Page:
a poem by Heinrich von Veldeke

I really know nothing about Heinrich von Veldeke. Apparently, he popularized courtly love poetry in the troubadour style.

I haven’t translated anything since January and have decided to try my hand at something new. Granted, I’m not an expert on any kind of poetry but I figured I would attempt something short from a book of German verse that I have. Bare with me. I’ve never translated poetry nor have I translated from medieval German (which I have no concept of!).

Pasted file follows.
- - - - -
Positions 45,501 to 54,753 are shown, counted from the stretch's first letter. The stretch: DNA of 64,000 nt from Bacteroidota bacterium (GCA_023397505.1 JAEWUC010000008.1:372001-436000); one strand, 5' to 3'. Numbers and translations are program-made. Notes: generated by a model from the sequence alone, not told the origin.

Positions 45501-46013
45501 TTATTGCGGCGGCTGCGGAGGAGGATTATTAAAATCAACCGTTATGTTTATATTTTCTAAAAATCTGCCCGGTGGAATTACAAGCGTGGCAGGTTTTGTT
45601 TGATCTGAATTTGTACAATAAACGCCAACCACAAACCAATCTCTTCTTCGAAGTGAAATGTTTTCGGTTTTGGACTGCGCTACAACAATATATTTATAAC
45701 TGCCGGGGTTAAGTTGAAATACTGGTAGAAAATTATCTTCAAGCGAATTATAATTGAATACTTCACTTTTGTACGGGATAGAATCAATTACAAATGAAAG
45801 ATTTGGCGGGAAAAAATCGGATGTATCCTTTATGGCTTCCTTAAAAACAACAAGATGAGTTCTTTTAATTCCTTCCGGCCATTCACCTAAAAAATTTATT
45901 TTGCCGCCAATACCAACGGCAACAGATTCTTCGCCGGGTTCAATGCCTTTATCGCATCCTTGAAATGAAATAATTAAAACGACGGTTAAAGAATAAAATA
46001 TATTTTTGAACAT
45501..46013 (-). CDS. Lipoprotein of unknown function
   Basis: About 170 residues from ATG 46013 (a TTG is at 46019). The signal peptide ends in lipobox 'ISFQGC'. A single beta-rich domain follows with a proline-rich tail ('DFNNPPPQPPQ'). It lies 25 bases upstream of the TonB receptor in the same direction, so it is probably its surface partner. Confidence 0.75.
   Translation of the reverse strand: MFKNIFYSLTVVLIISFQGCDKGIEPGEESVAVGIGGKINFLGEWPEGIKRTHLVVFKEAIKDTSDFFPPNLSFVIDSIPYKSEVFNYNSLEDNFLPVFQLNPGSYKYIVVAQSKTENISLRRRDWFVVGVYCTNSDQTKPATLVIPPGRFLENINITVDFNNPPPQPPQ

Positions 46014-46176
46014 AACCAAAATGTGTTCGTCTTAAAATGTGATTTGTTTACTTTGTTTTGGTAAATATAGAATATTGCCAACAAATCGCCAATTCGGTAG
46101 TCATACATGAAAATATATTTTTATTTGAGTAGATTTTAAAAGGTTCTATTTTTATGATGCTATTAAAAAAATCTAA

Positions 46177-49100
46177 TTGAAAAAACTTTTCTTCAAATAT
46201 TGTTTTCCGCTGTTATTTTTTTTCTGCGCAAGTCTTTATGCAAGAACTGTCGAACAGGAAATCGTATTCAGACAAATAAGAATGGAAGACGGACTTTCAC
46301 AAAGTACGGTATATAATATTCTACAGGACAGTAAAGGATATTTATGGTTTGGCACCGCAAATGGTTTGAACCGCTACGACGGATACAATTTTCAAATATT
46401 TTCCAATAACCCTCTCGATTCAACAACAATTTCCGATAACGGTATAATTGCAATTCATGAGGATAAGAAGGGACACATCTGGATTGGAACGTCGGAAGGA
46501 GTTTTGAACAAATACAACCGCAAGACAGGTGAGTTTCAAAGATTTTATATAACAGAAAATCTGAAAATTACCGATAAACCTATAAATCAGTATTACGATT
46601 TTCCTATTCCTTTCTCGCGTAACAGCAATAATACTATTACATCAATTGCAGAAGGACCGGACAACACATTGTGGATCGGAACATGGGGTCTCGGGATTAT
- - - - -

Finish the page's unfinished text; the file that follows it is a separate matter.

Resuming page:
Tristrant mûste âne sinen danc

Tristrant mûste âne sinen danc
stâde sîn der koninginnen,
want poisûn heme dâ tû dwanc
mêre dan dî cracht der minnen.
Des sal mich dî gûde danc
weten dat ich nîne gedranc
sulic piment ende ich sî minne
bat dan hê, ende mach dat sîn.
Wale gedâne,
valsches âne,
lât mich wesen dîn
ende wis dû min.
Tristan was unwaveringly
loyal to the queen,
by reason of poison
rather than the virtue of love.
My Lady! Be grateful
that I did not drink such a blend
and my love exceeds his.
Fair and honest one,
let me be yours and you be mine.